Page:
The acquisition of land is essential to tribal self-determination. But navigating the lengthy Administrative land acquisition process or ushering legislation through passage to acquire land can take years, and it requires lawyers with both a policy and a practical understanding of tribal land use. Members of our American Indian Law and Policy Practice have held high-level positions in the Bureau of Indian affairs, elsewhere at the U.S. Department of the Interior (DOI) and in the U.S. Congress. Our team understands:
- The intricacies of working on Capitol Hill.
- Forging and maintaining relationships with senior staff throughout the DOI.
- The most effective ways to communicate with DOI contacts on developments in tribal land issues, including those related to the Indian Gaming Regulatory Act.
- Advised Oklahoma-based Osage Nation in one of the largest-ever settlements of an asset mismanagement claim made by a tribe against the U.S. Government. Successfully negotiated in 2011 a settlement on behalf of the tribe. Utilized extensive discovery and technical experts to create a strong case against the federal government. The matter resolved significant tribal claims against the U.S. government for failure to document, account for and pay tribal members for trust assets and resources.
- Played a significant role in the passage of the Helping Expedite and Advance Responsible Tribal Ownership (HEARTH) Act of 2012. This established a process by which tribes can approve their own surface land leases without having to wait for the DOI to approve each lease. Our tribal client’s efforts were recognized by President Obama.
- Assisted the Gila River Indian Tribe (Community) in achieving the passage of legislation that fully implements a prior settlement agreement with the federal government. The agreement settles a trust accounting suit brought by the Community and requires recordation of all federal rights-of-way on the reservation. The legislation (H.R. 4032, the Gila River Indian Community Federal Rights-of-Way, Easements and Boundary Clarification Act) also clarifies a section of the Community Reservation boundary that will avoid a title dispute with the City of Phoenix, Ariz. In exchange for the lands at issue in the disputed area along the northwest boundary of the reservation, the bill allows the Community to add to its Reservation approximately 3,400 acres of culturally important lands in the Estrella Mountains, purchasing it from the Bureau of Land Management.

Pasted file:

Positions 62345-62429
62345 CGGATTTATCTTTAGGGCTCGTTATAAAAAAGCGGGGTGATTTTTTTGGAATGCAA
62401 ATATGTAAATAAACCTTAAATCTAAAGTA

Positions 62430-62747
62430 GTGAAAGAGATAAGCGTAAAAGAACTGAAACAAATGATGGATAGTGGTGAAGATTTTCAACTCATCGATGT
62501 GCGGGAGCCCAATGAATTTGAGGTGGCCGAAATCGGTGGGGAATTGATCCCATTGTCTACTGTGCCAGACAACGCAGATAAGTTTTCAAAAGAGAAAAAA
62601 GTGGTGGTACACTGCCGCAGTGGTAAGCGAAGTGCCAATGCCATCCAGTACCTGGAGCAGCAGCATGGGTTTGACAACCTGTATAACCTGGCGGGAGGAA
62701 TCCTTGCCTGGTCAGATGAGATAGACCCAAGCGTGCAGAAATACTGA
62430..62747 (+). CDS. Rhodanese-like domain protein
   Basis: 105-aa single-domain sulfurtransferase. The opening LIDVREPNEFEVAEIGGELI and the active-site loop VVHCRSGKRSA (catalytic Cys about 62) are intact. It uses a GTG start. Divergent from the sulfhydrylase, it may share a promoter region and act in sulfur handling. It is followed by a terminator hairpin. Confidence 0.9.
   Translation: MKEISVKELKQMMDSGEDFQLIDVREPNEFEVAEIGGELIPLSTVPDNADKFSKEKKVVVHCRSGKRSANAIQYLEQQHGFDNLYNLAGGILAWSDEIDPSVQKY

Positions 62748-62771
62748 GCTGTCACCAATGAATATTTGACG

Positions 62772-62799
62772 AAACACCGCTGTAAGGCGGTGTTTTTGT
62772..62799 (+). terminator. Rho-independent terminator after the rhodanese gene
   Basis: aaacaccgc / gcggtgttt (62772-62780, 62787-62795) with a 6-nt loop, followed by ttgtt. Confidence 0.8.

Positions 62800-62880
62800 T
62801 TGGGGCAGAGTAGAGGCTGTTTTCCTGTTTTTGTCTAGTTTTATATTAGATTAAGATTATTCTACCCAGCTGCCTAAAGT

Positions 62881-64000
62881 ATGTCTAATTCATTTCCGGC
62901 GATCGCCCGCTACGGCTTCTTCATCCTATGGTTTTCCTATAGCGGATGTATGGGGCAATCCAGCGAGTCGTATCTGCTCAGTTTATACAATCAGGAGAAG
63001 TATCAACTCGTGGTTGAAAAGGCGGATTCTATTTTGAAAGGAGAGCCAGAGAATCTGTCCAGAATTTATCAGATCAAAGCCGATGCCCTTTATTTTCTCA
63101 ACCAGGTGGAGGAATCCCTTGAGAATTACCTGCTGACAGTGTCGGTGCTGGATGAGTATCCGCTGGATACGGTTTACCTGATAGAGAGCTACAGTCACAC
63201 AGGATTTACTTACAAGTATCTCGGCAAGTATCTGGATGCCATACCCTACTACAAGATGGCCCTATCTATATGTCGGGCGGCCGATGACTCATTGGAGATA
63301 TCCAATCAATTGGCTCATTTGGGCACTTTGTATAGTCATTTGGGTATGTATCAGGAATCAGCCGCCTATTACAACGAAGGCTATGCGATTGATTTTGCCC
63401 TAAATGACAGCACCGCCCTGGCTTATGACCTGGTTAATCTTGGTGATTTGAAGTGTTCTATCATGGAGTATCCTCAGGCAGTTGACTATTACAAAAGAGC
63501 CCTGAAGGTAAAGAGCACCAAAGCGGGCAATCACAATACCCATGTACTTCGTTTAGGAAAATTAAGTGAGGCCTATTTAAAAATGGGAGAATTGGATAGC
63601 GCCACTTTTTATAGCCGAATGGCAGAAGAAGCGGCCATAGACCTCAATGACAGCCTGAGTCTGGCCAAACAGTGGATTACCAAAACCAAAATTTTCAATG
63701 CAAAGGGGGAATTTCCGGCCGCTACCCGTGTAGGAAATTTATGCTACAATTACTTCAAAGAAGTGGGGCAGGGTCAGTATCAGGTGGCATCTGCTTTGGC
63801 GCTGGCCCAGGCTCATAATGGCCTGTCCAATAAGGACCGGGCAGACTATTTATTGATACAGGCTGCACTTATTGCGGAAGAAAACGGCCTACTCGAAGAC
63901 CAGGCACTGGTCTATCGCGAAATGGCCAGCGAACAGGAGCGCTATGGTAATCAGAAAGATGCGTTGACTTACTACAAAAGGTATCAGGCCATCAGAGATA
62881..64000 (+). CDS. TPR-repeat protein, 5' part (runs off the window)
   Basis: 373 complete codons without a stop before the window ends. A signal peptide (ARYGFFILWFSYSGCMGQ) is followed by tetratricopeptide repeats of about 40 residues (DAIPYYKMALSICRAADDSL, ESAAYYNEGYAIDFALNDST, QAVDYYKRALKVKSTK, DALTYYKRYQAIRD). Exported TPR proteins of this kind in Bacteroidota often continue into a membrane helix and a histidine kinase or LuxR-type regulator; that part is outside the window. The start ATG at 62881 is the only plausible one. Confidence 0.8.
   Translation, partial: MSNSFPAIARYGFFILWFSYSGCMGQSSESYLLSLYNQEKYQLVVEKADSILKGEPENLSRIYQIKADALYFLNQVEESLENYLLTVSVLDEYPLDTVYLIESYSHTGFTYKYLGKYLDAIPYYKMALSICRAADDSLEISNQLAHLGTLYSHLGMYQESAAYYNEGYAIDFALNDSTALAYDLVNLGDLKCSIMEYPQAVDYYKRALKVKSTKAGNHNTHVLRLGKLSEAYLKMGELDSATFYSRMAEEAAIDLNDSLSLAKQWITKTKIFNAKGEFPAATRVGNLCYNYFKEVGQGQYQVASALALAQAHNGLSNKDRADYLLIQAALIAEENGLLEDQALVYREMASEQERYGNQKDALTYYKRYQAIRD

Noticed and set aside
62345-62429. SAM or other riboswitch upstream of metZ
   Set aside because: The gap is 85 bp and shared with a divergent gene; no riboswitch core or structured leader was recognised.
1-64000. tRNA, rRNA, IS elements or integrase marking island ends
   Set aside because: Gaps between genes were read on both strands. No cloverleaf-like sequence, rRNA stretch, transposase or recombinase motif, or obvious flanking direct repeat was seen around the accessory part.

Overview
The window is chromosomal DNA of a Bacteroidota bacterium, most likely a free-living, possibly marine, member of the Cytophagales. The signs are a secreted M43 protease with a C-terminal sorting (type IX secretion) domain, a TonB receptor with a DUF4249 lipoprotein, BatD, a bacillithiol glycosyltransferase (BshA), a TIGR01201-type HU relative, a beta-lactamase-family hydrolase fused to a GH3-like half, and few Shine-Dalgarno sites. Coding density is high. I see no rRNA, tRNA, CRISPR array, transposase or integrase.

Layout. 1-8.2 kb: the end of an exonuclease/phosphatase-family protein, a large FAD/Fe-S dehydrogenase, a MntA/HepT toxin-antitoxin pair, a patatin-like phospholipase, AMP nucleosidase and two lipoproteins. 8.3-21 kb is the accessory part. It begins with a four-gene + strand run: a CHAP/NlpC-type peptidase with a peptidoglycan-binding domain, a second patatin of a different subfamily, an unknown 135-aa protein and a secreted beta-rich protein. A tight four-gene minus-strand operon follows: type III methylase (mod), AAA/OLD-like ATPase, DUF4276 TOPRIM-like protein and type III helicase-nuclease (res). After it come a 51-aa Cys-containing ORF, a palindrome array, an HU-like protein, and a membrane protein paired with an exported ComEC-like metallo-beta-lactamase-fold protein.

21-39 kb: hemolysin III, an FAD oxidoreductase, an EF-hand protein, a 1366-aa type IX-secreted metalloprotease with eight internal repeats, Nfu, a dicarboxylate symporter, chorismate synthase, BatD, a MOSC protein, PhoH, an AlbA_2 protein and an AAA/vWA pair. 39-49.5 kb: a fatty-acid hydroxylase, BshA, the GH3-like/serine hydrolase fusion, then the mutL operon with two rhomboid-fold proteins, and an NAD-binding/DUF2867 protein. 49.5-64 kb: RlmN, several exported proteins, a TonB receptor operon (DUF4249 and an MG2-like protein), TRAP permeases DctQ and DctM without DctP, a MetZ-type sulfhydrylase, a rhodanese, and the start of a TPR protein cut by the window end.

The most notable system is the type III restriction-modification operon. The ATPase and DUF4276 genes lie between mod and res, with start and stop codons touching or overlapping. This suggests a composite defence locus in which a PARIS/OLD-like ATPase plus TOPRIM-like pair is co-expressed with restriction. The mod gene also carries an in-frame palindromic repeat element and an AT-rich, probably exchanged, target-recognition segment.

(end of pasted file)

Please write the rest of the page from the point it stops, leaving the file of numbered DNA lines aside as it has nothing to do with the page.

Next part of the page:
Indian trust lands are the primary source of tribal authority, affecting everything from housing opportunities to energy development, taxation issues and rights-of-way. Our team’s primary goal for our clients is to preserve—and potentially expand—tribal homelands to protect and sustain tribal self-governance and self-determination over those lands.
Our team stays informed on potential changes that affect our clients, including proposed amendments to the Indian Gaming Regulatory Act and other regulatory developments related to tribal land, such as those related to taxation and how it impacts tribes’ ability to move ahead with infrastructure and economic development projects.